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Emotional States and Sudden Death

Dr. Joseph S. Alpert

It has been known anecdotally for thousands of years that acute positive or negative emotions can trigger sudden death. Indeed, there is even a Bible story about a man who died suddenly when confronted with a rebuke from one of Jesus’s disciples: “St. Luke reports that when Ananias was charged by Peter, ‘You have not lied to man but to God,’ Ananias fell down dead (Acts 5:1-2).”1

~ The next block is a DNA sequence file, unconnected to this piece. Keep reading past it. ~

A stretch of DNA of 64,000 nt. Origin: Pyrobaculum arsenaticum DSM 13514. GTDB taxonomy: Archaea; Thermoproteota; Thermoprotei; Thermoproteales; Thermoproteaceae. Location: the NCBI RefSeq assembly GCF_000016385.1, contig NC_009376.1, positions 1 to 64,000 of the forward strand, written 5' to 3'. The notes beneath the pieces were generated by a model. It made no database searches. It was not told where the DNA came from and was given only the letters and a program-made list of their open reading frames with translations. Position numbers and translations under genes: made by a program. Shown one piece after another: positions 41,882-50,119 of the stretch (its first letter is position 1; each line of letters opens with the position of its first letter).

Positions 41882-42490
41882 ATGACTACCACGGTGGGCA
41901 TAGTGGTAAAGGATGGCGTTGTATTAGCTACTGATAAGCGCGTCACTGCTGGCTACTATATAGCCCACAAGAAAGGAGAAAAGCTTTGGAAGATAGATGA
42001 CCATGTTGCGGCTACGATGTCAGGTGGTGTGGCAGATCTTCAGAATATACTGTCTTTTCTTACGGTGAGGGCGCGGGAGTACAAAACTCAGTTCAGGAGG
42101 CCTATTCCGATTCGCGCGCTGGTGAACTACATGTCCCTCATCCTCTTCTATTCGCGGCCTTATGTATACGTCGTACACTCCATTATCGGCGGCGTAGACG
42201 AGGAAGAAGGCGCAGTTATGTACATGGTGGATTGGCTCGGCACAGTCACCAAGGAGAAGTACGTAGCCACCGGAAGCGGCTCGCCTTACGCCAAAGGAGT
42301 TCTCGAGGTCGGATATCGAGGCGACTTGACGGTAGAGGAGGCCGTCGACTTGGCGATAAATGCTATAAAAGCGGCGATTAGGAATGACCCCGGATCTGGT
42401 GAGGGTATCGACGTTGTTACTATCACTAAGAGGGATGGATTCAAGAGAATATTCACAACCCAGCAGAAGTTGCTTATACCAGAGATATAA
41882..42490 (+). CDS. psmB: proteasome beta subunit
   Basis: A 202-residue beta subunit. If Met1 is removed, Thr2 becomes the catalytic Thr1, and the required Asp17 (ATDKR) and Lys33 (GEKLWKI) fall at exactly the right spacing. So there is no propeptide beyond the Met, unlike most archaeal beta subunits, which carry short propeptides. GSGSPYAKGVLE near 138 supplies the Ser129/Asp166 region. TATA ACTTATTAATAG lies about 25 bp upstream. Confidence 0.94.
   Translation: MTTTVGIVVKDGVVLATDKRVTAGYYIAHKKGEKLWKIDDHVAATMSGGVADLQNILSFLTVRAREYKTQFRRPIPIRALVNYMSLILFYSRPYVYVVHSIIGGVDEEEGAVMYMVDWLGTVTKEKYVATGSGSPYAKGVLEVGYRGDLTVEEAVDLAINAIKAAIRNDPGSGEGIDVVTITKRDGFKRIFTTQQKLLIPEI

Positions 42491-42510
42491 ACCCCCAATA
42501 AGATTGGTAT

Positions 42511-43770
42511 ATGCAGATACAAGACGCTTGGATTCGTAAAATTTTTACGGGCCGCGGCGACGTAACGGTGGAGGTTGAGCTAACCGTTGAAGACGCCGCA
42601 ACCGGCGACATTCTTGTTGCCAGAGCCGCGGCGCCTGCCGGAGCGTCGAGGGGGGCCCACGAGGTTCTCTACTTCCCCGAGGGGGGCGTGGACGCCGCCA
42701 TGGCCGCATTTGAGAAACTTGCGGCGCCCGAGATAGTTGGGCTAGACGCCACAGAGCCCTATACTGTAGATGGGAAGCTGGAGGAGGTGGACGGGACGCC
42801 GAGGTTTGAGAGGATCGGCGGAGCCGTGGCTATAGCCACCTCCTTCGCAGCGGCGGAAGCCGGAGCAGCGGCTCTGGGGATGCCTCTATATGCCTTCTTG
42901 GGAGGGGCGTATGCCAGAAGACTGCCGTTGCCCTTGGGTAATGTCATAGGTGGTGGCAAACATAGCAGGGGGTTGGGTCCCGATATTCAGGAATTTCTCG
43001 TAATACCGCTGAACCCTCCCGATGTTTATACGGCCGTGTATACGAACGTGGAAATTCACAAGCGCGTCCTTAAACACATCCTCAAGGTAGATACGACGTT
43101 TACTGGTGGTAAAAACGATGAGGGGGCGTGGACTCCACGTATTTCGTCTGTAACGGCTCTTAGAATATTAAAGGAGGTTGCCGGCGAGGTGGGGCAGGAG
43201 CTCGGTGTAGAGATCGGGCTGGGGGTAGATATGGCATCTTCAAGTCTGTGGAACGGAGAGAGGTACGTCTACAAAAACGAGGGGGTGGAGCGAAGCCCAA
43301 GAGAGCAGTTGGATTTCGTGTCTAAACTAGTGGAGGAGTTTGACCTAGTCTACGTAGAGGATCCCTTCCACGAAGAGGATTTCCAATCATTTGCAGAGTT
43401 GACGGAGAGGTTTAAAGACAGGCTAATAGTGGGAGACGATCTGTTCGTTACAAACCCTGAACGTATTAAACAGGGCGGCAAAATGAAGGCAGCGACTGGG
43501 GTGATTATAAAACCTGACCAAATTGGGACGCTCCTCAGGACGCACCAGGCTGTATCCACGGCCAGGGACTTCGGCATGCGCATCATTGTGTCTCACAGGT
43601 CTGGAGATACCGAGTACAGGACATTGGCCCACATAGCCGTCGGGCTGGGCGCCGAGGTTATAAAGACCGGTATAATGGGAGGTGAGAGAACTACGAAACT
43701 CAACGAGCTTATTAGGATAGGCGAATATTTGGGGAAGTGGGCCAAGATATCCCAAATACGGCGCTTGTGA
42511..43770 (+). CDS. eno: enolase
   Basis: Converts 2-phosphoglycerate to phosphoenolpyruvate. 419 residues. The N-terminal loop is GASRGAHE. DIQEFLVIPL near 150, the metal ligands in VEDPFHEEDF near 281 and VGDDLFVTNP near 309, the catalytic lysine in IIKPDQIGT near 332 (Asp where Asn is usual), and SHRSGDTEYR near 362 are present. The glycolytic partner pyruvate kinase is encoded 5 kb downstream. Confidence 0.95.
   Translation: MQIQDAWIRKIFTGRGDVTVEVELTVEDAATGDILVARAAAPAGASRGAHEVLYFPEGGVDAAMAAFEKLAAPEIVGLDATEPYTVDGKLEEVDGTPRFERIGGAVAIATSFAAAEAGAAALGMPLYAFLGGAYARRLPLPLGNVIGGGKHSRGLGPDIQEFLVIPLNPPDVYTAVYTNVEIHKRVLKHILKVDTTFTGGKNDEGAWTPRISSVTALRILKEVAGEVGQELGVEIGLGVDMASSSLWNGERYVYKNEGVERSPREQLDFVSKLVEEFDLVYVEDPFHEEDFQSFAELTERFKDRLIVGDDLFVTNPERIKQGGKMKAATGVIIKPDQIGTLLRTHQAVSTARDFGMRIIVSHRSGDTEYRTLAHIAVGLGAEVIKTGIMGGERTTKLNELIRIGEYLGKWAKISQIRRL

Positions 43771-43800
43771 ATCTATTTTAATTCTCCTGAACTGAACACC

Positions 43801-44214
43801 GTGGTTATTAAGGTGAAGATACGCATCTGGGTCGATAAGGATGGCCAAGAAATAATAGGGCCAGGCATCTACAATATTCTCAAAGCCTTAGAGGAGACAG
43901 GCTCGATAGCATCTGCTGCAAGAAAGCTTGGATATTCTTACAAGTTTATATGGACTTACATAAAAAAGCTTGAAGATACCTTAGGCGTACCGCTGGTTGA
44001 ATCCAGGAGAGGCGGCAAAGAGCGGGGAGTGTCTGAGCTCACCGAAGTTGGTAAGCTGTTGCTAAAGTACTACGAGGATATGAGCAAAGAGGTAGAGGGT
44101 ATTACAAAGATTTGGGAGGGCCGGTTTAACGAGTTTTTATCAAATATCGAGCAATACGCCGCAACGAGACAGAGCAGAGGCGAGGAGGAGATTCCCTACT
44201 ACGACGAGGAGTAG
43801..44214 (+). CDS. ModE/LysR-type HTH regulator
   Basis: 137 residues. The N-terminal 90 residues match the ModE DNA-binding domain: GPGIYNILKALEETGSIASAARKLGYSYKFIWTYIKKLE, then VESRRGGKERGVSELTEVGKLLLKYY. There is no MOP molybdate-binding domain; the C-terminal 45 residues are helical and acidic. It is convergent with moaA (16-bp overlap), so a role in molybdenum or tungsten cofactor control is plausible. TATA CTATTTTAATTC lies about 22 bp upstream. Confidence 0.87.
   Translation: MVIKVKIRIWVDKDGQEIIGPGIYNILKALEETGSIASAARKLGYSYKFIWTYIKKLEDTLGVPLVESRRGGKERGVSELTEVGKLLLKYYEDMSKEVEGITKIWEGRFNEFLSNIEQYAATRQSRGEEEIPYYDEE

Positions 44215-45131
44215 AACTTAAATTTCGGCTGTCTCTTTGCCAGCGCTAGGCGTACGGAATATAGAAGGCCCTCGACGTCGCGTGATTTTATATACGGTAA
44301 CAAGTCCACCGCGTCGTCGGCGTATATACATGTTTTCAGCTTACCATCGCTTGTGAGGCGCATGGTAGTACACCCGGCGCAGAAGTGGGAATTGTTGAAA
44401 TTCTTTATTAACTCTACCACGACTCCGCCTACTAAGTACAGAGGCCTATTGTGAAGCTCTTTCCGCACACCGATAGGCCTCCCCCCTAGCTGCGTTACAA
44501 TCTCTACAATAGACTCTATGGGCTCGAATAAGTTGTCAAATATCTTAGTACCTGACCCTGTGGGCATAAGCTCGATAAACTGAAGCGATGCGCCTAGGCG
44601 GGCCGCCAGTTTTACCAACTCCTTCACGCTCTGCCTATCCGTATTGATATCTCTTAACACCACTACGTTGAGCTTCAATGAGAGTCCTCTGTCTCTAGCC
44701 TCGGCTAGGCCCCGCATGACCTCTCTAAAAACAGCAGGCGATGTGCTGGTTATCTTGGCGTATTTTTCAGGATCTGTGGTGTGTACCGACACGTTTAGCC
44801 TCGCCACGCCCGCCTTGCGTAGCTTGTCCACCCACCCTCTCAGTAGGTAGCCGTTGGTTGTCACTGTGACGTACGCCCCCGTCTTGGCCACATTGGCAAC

Other anecdotal accounts have supported the idea that extreme emotional states can result in markedly heightened autonomic nervous system activity that can lead to malignant ventricular arrhythmias followed by ventricular fibrillation. The revered Harvard physiologist, Walter Cannon, wrote about Voodoo death in 1942, ascribing the sudden deaths of individuals who had been “hexed” to massive adrenal gland discharge.2 In 1971, psychiatrist George Engel published a report of 170 sudden deaths that occurred in the setting of acute and severe emotional stress.3 These deaths usually developed in situations involving personal losses such as death of a loved one or situations of potential bodily danger. Occasionally, however, some sudden deaths develop when individuals are confronted with markedly positive emotional events such as great relief, pleasure, or triumphal success. For example, 2 of my colleagues recently suffered acute myocardial infarctions shortly after finishing honor lectures. This could have led to malignant and potentially fatal arrhythmias. Fortunately, however, both of these individuals were rapidly diagnosed and successfully treated with good outcomes. I have also been told of 2 sisters who were reunited after many years of separation, with 1 of the 2 suffering a cardiac arrest at the time of their very emotional reunion. Each of these emotionally charged situations had a number of shared factors: the situation was impossible to ignore or escape, intense emotions were elicited, and the individual involved had no way of controlling the situation.